AAHS Annual Meeting
Back to main AAHS site
Annual Meeting Home
Past & Future Meetings


Back to Annual Meeting Posters


Myoelectric Signal Transmission from Implanted Epimysial Electrodes Using a Bone-Anchor as a Conduit
Yazan Al-Ajam, MBChB, MRCS1; Henry Lancashire, BSc, MRes1; Catherine Pendegrass, PhD1; Norbert Kang, MBBS, MD, FRCS2; Robert P. Dowling, BSc, (Hons)1; Steven J.G. Taylor, PhD1; Gordon Blunn, PhD1
1University College London, London, United Kingdom; 2Royal Free Hospital, London, United Kingdom

Introduction: Current Upper-limb myoelectric prostheses rely on only 2 control signals from surface electrodes, placed over antagonistic muscles in the amputation stump, for limb control. While this has benefits over the traditional body-powered control, there are disadvantages; electrode lift-off, impedance variation, cross-talk, reliability, and limitations in intuitive control. To address these problems, electrodes can be implanted directly on individual muscles responsible for specific actions. Not only does this address skin-related issues, it reduces cross-talk and greatly increases the number of control channels for multi degrees of freedom intuitive control. Bone-anchored devices can be used to overcome problems with prosthetic attachment and additionally used to transfer control signals from these implantable electrodes to the prosthesis. [1] In above-elbow amputees, targeted muscle reinnervation (TMR) enables more signal generation by redirecting nerves previously controlling the amputated muscles in the forearm, to surrogate muscles in the torso (e.g. pectoralis major). [2] We describe in vivo model using implantable electrodes to record myoelectric signals (MES) in normal muscles and following TMR, utilizing a bone-anchor as a conduit to carry signals across the skin barrier.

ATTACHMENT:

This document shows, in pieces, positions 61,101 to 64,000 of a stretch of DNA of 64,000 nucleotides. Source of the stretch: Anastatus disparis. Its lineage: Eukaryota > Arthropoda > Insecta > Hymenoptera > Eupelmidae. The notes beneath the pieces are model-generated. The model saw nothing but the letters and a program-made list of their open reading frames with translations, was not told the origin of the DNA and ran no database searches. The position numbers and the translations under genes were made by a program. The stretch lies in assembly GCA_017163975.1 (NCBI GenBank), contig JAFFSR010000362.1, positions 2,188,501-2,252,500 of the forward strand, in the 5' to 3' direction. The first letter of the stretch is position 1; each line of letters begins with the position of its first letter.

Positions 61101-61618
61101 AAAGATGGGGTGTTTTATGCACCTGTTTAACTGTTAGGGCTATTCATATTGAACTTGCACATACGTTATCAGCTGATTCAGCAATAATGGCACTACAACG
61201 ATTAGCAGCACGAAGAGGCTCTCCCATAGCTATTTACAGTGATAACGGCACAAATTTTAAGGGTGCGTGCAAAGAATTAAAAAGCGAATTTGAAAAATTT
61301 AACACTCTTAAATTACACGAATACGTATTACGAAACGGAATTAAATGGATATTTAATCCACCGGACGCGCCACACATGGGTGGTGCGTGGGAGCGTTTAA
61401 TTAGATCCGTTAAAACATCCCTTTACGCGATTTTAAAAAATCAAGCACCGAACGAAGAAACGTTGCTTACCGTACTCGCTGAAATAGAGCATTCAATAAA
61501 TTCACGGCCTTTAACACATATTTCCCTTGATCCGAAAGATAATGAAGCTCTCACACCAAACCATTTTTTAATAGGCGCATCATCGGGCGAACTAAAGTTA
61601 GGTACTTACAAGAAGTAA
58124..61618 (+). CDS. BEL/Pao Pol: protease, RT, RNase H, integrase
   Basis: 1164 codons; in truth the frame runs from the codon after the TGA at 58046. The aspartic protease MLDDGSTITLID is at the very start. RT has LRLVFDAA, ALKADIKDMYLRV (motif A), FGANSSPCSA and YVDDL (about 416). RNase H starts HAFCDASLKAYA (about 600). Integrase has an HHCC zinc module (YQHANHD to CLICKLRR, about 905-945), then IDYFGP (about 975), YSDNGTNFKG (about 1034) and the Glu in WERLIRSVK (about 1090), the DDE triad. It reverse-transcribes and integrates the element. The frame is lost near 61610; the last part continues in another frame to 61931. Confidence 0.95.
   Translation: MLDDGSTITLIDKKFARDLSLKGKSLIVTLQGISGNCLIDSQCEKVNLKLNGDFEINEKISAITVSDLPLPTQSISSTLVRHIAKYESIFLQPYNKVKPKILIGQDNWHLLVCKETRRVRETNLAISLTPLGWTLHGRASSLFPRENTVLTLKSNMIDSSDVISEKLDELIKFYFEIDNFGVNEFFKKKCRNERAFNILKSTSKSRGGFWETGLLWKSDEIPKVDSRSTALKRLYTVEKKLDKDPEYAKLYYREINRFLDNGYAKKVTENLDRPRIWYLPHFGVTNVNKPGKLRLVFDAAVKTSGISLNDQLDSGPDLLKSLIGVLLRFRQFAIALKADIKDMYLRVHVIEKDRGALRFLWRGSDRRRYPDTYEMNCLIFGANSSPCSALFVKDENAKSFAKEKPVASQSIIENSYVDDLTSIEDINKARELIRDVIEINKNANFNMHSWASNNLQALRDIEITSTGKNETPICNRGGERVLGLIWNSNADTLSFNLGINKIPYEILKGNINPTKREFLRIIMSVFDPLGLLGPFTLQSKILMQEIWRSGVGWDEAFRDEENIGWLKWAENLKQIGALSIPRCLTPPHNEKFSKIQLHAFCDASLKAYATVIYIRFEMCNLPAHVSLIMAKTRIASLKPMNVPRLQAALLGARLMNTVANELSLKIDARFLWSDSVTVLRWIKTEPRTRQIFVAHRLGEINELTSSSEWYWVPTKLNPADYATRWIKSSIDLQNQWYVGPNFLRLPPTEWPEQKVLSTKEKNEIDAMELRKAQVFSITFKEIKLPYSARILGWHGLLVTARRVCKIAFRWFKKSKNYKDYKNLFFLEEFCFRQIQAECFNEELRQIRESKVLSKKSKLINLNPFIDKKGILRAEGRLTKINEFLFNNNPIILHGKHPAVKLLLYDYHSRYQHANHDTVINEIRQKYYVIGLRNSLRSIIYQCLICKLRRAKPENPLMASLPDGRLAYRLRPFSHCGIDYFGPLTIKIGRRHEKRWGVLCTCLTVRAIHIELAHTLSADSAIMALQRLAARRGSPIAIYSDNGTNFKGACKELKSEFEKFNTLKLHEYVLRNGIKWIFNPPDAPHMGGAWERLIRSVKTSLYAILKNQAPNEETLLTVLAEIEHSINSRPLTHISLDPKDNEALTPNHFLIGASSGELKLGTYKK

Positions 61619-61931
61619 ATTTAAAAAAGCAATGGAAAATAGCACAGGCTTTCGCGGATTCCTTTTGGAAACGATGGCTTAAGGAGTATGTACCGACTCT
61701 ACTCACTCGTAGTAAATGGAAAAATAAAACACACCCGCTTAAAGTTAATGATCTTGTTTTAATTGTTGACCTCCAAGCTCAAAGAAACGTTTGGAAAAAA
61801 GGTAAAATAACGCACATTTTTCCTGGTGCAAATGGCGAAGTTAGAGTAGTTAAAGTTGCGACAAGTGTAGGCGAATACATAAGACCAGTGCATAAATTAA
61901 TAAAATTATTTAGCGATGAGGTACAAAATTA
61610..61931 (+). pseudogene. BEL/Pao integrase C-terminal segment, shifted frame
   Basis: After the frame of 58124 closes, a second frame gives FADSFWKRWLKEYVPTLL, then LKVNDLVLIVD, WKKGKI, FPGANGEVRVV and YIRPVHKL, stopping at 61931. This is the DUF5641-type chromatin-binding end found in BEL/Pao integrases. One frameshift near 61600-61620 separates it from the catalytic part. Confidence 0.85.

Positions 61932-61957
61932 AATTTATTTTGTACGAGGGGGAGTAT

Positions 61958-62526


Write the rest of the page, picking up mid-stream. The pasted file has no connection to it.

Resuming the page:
Materials and Methods: An in vivo n=6 ovine model was used. A bone-anchor was placed trans-tibially and bipolar electrodes sutured to M. Peroneus Tertius (PT). In a further n=1, motor nerve to PT was divided and coapted with a motor branch from peroneal nerve. MES were recorded over a 12-week period. Functional recovery in the TMR model was assessed by MES and force-plate analysis (FPA).
Results: In the n=6 group, there was a positive correlation between signal to noise ratio (SNR) and time since implantation (p < 0.005), with a mean SNR of 7 by week 12. In the TMR model, functional recovery was observed after 6 weeks. Difference between legs returned to normal (pre-op: left 4.7 N/kg, right 4.8 N/kg; 80 days post-op: left 4.1 N/kg, right 4.3 N/kg). Recorded MES from TMR muscle compared favourably with healthy muscle.
Conclusions: We have demonstrated that a bone-anchor is a reliable and robust conduit for transmitting MES over a period of 12 weeks. The combination of implanted electrodes & direct skeletal fixation offers clear advantages over current systems for prosthetic attachment & control. This system forms the basis of a complete solution for prosthetic rehabilitation, which can also be used in the context of TMR.
References: 1. Al Ajam et. al., 2013. PMID: 23358938
2. Kuiken et. al., 2004. PMID: 15658637


Back to Annual Meeting Posters

 

© 2018 American Association for Hand Surgery. Privacy Policy.